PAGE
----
We’ve had a crisis. We can see where the cracks are even more now than we did before. So it really is about how we fix the situation. How do we build back from what’s broken?”says our Deputy Director Stella Opuku-Owusu on post-Covid recovery at the 13th Global Forum on Migration and Development (GFMD) Summit
Our executive director Onyekachi Wambu was recently a guest on Loksan Harley’s series on Migration and Diaspora – sweet spots for us. In this long listen, hear Onyekachi connect the dots of his own journey. After talking about his childhood in post-independence Nigeria and his subsequent migration to the UK, Onyekachi deconstructs the “African diaspora”, providing his own conceptual framework to define who they are and to explain the different ways (or “transfers”) in which they contribute to the continent. Loksan and Onyekachi then talk about the role of AFFORD in engaging diasporas, including some of the work we’ve done to leverage diaspora interest in contributing their time, skills, money, and more. We close with Onyekachi’s insights into the key areas of under-exploited potential in African diaspora engagement, as well as his own lessons learned from many years working at the forefront of this exciting field. Enjoy and share!
We are delighted to make this very important work available as part of our resources. AFFORD’s Gibril Faal and Onyekachi Wambu provided information on remittances, and “valuable insights into the issues under study.”
It’s available here.
Governments and the private sector have traditionally viewed the diaspora as both ongoing providers of financial capital at the micro level, and, as consumers. While recognition of the diaspora’s role in ‘doing development’ has grown, and the diaspora are increasingly seen as important development stakeholders, they are still not viewed as significant social investors by governments, the private sector, or indeed the diaspora themselves. This represents a missed opportunity for harnessing and seeking to scale up diaspora investments for socio-economic growth, especially given the gap in financing available to deliver the Sustainable Development Goals (SDGs).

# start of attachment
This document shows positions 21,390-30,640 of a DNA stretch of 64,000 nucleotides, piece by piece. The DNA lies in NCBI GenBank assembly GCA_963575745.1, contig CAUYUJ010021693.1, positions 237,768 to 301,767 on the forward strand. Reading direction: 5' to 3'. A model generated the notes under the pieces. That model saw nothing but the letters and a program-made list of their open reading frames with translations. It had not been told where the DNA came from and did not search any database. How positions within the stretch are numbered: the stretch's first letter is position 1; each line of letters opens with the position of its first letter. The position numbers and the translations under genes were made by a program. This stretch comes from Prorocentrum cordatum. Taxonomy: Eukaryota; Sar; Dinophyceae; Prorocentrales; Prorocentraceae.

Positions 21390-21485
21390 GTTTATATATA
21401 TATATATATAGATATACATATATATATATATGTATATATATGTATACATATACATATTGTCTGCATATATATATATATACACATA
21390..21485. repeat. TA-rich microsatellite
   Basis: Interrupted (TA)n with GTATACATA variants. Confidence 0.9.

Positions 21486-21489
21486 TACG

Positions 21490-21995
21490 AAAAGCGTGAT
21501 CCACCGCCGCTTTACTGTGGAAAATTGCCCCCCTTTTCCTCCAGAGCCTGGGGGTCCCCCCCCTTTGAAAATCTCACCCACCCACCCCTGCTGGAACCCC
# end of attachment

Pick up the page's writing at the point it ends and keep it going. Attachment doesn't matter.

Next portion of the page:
We are delighted to announce our paper examining prospects and trends in this field, written by Paul Asquith and Stella Opoku-Owusu has been peer reviewed and is available to download here.
For #BlackHistoryMonth2020 Facebook and we at AFFORD are proud to celebrate a day of recognising where we are as a #diaspora, where we want to go and how we can get there collectively. In this digital world social platforms offer us a way of connecting with our diaspora family all over the globe with the click of a button. We have seen how an idea can spark a movement that creates a shift in mindset and a recognition of the collective power groups have. Examples can be seen in the Black Lives Matter movement sparking interest in creating practical and material change through initiatives like Black Pound Day.
There is a saying I am, because we are.
This BHM we will have a day exploring how our heritage shapes our identity and impacts on the actions and decisions we make. The role of technology in this cannot be ignored or understated, to look at ways of how diaspora and Africa can work more cohesively we should look to technology as a means to strengthening links and exhilarating actions for change, growth and progression.
We have an amazing roll call of speakers.
For more details and how to register, head here.
Open Society’s Mai Lynn Miller Nguyen recently spoke with Onyekachi Wambu, our executive director, about why the restitution of cultural heritage is so important.
What is restitution, and what are the goals of the movement behind it?
Demands for restitution are part of a series of connected movements, led by Africans and diasporic communities, in response to the economic, social, cultural, political, and spiritual legacies of slavery and colonialism and towards constructing a more just future. By calling for restitution, we are asking for the return of objects that were taken from the African continent through conquest, plunder, theft, and colonialism. We also believe that objects that were taken through legitimate-but-unfair trade deals need to be reassessed.[Read more…] about Racial Justice & Restitution